GM celebrates new plant, uncertain about the old

Executives can't say if Broening van factory will close after 2001

New facility to open then

September 16, 1999|By Kristine Henry | Kristine Henry,SUN STAFF

Even while celebrating the start of construction on General Motors Corp.'s new Allison Transmission plant in White Marsh yesterday, the automaker's top executive didn't offer any assurances that the company's van assembly plant on Broening Highway will be around for the long term.

GM has promised that the 64-year-old plant in Southeast Baltimore that employs nearly 3,000 people will stay open until at least 2001. But after that its future is unclear.

"The market decides how long [the plant] will run," GM Chairman and Chief Executive Officer John F. Smith Jr. said yesterday at a groundbreaking ceremony. "Right now things look good."

But that doesn't mean that if sales of the plant's two vans -- the Chevy Astro and GMC Safari -- take a downward turn that a new product will be introduced in their place.

Making a new vehicle would involve renovating and retrofitting the plant, which many say is costly and unrealistic, given the plant's age.

Smith indicated yesterday that GM isn't planning any new products at Broening Highway.

"The design is unique to the plant and it will stay in that configuration," he said.

State officials hope to persuade GM to keep the plant open beyond 2001. If that isn't feasible, however, officials are hopeful GM will move other business here.

"We have 200 acres around the [van] plant and 1,200 acres within three miles of the plant -- vacant land that could be assembled for a site for another heavy-manufacturing facility on its own or in conjunction with Broening Highway," said Richard C. Mike Lewin, secretary of the state Department of Business and Economic Development.

"There are a lot of unknowns out there, but that's the reason [state officials] have worked so diligently to assure GM of our complete cooperation."

Lewin said he and Gov. Parris N. Glendening and other officials told Smith yesterday that the state is working hard to strengthen its automotive work force.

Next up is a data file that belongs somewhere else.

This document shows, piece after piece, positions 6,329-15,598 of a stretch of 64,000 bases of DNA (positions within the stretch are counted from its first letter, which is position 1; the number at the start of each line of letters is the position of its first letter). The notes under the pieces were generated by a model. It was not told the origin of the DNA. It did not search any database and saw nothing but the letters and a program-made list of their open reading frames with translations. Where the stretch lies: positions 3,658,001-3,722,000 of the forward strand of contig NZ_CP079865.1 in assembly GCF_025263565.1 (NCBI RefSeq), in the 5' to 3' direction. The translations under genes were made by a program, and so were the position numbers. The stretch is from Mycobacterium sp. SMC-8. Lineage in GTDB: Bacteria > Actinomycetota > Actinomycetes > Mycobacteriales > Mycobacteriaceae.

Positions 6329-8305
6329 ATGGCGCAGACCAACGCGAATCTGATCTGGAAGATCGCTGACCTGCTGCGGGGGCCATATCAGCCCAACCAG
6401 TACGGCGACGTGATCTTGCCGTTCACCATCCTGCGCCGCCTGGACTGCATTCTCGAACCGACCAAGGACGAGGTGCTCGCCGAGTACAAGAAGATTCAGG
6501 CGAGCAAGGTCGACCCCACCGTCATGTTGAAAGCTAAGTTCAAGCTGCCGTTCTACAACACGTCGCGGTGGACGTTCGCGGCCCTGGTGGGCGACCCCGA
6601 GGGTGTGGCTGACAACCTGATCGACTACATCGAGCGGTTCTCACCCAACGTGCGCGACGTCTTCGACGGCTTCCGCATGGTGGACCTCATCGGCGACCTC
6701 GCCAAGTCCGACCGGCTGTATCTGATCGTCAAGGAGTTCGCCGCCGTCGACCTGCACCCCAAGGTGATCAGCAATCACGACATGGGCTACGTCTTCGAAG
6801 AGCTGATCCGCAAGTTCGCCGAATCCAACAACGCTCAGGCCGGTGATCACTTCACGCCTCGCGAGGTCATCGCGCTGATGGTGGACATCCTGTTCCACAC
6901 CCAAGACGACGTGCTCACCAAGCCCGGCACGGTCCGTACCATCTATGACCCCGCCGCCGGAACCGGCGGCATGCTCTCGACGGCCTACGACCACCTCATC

"We are actively working with GM to train and retrain employees at Broening Highway and the new plant at Allison," Lewin said. "And [Smith] was very appreciative and knowledgeable about that." Some have expressed fear that because the new transmission plant is going to be staffed largely with current members of the United Auto Workers -- most of whom are expected to come from Broening Highway -- it is a sign that GM is planning to close the van plant.

But Charles R. Alfred, president of UAW Local 239, which represents workers at the van plant, was upbeat about the future. "I am totally optimistic. Broening Highway is not dead -- we're as good as any plant in the system if not better," he said. "[State officials] have worked tirelessly to keep us here and my membership also works very hard to make that happen."

Part of that effort includes providing incentives to bring the Allison plant here -- a preview of what the state would be willing to do to keep the van plant.

The state is spending more than $14 million on the Allison plant. That includes $8 million to widen the road leading to the plant; nearly $4 million in grants and tax credits; and a $2.25 million loan from the "Sunny Day" fund that will be forgiven if the plant employs, for five years, at least 420 full-time employees beginning Dec. 31, 2002.

The $216 million facility is set to open in 2001. Workers are expected to begin training in January. The site has enough space to allow for the plant and its work force to double in size.

Richard N. Block, professor of labor and industrial relations at Michigan State University, said GM will likely stay in the area, but maybe not in its current form.

"In some sense what GM is saying is, `We intend to maintain a long-term presence in the Chesapeake Bay area.' It may not be building vans, but it will be building something," he said.

"It may well be the transmission plant and in the long run that may actually be better for Baltimore because it is less product specific. It's easier to retool a transmission plant than to retool a van plant."

Michael Robinet, director of forecast services at automotive research firm CSM Worldwide Inc. in Detroit, said the van plant's age and efficiency is beside the point.

"The bigger issue is Baltimore's distance from core suppliers who are in the Midwest. And look where many of the vehicles go -- many go to the Midwest and the Southeast and Southwest, so there are transportation costs involved there," he said.

Pub Date: 9/16/99

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